Optometrist is someone who will serve you when you come to an eyeglasses store. They will likely to greet you from the reception desk and show you available frames. The other names for this health job are optician technicians or optometrist assistants. They earn their salaries by helping optometrists with vision care and providing clerical or clinical tasks. But, the jobs will depend on their educational backgrounds.
Clinical paraoptometrics usually work for screening for glaucoma, measuring visual activity and taking down patient histories. This type of paraoptometrics is the most common ones. They exist in about 86 percent of all paraoptometric practices. According to the American Optometric Association, full time clinical paraoptometrics worker take home pay is $100K. They worked an average 35 hours per work for 49 weeks.
Optical Dispensing Paraoptometrics
A person who specializes in making sure the lenses and frames suite the patient’s needs is called optical dispensing paraoptometrics. This kind of paraoptometric is in the second most common position with 72 percent of practices. In 2017, a full time optical dispensing paraoptometrics could earn $15.89 per hour. Optical dispensing paraoptometrics working hours are 37 hours per week for 49 weeks.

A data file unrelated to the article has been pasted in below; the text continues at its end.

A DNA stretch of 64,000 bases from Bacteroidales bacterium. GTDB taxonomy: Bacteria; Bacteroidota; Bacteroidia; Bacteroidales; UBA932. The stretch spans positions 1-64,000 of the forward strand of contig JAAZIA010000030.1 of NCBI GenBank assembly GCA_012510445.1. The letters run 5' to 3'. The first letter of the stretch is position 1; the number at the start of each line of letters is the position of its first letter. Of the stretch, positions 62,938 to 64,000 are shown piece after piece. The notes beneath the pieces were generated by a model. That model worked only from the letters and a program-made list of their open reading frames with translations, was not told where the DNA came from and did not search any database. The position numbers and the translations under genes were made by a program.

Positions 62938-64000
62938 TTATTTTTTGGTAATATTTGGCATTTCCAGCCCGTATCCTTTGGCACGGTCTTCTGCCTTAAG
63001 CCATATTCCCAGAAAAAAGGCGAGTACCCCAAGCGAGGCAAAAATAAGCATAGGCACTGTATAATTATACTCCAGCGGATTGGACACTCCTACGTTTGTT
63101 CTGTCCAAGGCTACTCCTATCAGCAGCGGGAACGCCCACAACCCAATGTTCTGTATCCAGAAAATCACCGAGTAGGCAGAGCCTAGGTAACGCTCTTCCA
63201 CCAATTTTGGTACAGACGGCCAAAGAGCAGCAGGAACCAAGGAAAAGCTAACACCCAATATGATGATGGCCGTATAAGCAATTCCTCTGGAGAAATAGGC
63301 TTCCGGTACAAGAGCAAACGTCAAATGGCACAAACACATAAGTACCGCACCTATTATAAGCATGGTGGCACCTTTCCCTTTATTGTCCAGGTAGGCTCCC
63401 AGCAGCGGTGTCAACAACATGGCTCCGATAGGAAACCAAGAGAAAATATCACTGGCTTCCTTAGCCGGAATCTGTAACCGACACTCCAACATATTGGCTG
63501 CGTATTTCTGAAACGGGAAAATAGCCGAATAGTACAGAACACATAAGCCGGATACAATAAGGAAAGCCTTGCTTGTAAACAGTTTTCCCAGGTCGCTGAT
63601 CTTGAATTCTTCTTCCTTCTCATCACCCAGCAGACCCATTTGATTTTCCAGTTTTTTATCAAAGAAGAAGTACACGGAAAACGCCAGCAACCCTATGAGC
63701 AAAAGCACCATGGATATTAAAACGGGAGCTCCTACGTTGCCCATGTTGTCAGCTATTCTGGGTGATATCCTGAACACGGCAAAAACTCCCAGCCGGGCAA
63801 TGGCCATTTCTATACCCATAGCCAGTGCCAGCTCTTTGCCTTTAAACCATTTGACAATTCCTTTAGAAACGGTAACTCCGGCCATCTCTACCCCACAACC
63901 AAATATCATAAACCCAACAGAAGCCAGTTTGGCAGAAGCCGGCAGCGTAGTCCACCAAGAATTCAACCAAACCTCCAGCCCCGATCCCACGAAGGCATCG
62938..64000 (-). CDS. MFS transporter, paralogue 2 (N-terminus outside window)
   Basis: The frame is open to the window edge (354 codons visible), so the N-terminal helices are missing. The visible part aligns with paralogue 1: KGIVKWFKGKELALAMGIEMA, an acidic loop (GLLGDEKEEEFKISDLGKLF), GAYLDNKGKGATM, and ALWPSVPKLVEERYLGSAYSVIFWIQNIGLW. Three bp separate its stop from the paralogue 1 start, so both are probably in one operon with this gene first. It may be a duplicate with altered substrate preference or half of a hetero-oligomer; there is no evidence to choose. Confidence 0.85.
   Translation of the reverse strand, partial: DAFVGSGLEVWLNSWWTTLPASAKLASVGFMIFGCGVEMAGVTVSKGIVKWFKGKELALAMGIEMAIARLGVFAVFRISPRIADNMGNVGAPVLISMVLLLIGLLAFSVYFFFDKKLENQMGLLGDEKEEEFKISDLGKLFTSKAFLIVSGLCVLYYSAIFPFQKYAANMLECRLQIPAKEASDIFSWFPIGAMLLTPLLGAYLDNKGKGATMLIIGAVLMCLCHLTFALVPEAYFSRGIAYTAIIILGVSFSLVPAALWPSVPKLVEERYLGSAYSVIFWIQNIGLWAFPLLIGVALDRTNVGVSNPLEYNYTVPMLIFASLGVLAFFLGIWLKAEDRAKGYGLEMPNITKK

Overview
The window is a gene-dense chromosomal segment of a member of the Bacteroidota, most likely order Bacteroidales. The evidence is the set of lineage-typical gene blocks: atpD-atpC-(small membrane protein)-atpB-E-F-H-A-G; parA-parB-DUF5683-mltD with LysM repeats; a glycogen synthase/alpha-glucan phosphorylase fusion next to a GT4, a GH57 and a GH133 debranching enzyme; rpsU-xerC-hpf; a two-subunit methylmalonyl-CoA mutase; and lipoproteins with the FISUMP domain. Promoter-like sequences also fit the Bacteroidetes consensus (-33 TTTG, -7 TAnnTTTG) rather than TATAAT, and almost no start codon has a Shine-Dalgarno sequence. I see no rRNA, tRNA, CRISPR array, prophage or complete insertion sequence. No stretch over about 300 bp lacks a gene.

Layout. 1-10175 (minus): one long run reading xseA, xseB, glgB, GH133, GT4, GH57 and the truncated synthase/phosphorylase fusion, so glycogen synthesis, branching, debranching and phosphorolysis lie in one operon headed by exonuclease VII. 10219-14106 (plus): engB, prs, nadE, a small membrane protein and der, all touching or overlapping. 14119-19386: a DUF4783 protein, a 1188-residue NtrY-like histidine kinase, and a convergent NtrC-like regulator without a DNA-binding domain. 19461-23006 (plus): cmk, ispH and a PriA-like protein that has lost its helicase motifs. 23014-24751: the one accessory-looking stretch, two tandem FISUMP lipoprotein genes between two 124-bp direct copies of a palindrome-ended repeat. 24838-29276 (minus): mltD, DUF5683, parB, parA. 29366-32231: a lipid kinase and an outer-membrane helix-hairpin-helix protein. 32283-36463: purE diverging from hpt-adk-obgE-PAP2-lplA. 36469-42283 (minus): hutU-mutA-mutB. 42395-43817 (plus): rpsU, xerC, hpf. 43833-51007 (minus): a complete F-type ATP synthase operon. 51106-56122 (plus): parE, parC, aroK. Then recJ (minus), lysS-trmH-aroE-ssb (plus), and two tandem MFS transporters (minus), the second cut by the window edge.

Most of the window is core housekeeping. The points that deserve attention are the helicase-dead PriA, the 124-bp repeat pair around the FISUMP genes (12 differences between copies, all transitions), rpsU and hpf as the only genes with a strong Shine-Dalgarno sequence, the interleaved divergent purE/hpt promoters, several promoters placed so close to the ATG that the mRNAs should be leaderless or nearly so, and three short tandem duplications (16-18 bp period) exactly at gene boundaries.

Optical Laboratory Paraoptometrics
Other common type of paraoptometrics is the optical laboratory. Their common activities include frame repair and finishing and coating lenses to the lab. Their work hours are 35 hours a week for 49 weeks. In 2017, an optical laboratory could earn $12.59 per hour.
General Office Paraoptometrics
The last type of paraoptometric is general office paraoptometrics. Their existence is only 69 percent of the practices reporting one. Their main jobs are handling front desk tasks, such as answering phones, managing billings and filling insurance claims. Their salary might be the same with other general office clerks in your area.